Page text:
Complementing last week's report last that U.S. manufacturing activity had increased in June, data released July 6 by the Tempe, Ariz.-based Institute for Supply Management (ISM) show business activity among U.S. non-manufacturers also picked up in June. The ISM's business activity index for non-manufacturers was 62.2% last month, a gain of 3.7 percentage points from May's 58.5%.
A figure above 50% indicates that the non-manufacturing sector of the U.S. economy is growing; a figure below 50% signals it is contracting.
June's increase in non-manufacturing activity follows two consecutive months of decline in the rate of growth. However, the details in the June data reveal a mixed business picture. For example, while both new orders and the backlog of orders among non-manufacturers continued to grow in June, they did so at a slower rate than in May. And both employment among non-manufacturers and prices paid by non-manufacturers increased faster in June than during May.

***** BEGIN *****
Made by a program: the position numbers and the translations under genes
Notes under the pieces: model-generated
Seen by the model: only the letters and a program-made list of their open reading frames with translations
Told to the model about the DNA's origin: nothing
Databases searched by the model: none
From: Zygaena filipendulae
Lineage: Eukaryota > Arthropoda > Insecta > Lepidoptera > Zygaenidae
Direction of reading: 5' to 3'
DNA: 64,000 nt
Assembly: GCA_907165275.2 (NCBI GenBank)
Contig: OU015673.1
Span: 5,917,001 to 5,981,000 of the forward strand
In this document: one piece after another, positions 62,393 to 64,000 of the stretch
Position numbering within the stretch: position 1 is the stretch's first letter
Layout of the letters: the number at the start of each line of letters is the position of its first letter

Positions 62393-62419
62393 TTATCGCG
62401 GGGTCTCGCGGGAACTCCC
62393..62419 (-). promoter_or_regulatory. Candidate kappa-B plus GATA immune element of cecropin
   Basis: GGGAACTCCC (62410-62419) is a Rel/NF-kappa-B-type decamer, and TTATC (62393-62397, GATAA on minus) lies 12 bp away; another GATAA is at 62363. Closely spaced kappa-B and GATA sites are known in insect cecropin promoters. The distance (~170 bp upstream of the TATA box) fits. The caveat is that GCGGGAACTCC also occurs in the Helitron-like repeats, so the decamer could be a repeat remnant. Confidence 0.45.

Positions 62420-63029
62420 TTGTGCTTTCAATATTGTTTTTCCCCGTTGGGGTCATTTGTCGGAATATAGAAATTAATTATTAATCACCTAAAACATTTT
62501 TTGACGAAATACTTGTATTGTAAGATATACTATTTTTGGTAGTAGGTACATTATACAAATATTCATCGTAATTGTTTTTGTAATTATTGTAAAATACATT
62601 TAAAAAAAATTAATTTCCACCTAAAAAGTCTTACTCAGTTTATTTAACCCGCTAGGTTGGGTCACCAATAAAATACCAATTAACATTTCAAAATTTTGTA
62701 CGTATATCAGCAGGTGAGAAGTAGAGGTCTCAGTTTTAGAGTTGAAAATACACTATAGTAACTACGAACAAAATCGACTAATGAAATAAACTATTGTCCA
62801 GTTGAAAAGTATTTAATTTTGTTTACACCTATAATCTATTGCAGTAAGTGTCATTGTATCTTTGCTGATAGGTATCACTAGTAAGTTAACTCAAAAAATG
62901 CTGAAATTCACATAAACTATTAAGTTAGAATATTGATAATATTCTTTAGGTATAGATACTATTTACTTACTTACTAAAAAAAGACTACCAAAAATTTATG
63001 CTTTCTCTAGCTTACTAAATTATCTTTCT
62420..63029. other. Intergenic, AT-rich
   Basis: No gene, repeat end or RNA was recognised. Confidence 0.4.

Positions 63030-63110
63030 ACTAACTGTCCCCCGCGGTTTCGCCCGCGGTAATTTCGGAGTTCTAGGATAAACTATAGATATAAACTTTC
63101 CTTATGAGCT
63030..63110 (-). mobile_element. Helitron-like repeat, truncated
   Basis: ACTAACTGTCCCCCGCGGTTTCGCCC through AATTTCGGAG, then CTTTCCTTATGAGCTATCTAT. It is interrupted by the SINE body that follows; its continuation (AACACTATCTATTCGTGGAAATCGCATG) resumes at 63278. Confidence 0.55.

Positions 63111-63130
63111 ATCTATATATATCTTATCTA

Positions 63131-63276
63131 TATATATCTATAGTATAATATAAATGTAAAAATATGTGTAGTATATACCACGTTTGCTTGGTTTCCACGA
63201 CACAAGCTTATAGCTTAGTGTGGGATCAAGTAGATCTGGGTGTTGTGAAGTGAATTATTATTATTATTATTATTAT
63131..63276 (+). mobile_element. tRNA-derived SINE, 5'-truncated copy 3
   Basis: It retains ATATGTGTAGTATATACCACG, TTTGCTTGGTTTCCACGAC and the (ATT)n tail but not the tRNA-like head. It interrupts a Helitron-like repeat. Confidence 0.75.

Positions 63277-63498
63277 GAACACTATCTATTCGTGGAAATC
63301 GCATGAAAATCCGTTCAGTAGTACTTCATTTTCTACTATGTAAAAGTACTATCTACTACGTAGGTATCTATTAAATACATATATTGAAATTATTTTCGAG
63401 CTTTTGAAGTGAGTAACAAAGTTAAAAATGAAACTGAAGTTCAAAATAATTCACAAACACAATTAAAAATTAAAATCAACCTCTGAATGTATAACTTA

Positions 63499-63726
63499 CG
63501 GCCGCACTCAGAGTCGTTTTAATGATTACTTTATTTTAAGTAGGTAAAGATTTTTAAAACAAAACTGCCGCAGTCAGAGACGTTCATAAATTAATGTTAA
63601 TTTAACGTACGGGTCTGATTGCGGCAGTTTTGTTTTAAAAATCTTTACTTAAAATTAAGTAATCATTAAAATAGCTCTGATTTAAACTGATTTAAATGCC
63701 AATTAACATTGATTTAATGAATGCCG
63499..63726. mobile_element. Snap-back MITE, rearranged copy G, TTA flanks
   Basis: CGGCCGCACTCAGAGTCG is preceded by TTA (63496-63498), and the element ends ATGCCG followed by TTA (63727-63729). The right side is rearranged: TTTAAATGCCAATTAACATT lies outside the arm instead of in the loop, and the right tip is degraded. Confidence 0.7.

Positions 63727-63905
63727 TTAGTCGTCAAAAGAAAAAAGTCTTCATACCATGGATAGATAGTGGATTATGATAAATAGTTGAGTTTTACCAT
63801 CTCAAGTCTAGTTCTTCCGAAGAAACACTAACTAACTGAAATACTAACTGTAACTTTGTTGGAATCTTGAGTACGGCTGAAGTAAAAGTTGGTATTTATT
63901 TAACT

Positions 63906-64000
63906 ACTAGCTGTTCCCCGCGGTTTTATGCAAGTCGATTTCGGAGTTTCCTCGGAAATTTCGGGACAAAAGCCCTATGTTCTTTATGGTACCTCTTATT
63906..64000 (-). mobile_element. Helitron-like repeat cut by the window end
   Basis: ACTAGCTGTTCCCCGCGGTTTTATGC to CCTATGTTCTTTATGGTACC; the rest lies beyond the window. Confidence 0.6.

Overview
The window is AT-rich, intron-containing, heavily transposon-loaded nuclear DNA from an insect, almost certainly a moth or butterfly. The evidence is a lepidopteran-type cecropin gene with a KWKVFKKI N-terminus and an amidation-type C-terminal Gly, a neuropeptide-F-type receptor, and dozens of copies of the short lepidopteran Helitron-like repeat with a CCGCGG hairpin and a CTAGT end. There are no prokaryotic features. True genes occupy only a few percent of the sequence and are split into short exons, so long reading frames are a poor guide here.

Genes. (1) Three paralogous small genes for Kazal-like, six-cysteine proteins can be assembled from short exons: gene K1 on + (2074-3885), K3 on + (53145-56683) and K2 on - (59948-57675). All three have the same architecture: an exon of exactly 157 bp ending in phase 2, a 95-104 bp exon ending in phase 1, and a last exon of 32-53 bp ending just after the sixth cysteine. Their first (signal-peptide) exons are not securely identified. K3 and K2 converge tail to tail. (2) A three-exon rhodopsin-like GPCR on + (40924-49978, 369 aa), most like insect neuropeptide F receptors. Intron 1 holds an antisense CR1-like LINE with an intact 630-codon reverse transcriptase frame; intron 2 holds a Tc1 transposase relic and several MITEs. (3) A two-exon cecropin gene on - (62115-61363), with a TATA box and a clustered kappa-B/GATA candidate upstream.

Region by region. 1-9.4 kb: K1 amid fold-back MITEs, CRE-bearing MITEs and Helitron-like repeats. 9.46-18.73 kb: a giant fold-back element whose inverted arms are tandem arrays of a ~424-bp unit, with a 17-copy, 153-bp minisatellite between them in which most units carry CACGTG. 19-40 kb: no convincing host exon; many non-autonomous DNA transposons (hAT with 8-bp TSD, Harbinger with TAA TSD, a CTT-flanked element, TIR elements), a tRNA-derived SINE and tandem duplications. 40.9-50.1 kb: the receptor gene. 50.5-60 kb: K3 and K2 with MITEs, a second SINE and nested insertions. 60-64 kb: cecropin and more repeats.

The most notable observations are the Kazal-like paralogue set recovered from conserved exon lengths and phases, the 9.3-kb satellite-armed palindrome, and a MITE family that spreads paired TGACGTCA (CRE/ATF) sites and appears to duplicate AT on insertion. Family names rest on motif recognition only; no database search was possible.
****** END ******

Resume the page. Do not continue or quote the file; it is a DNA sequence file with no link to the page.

The gain in U.S. manufacturing activity in June, reported by ISM on July 1, was 2.4 percentage points to an index figure of 53.8%. It followed six consecutive months during which growth in the manufacturing sector had slowed. Notably, new orders among manufacturers grew 5.5% between May and June, a contrast to the two-tenths percent decline in the growth rate of new orders among non-manufacturers during the same period.
ISM's non-manufacturing index is based on data from about 370 purchasing and supply executives in companies that include firms in finance and banking, mining and utilities. ISM's manufacturing index is based on data from purchasing and supply executives in more than 400 industrial companies.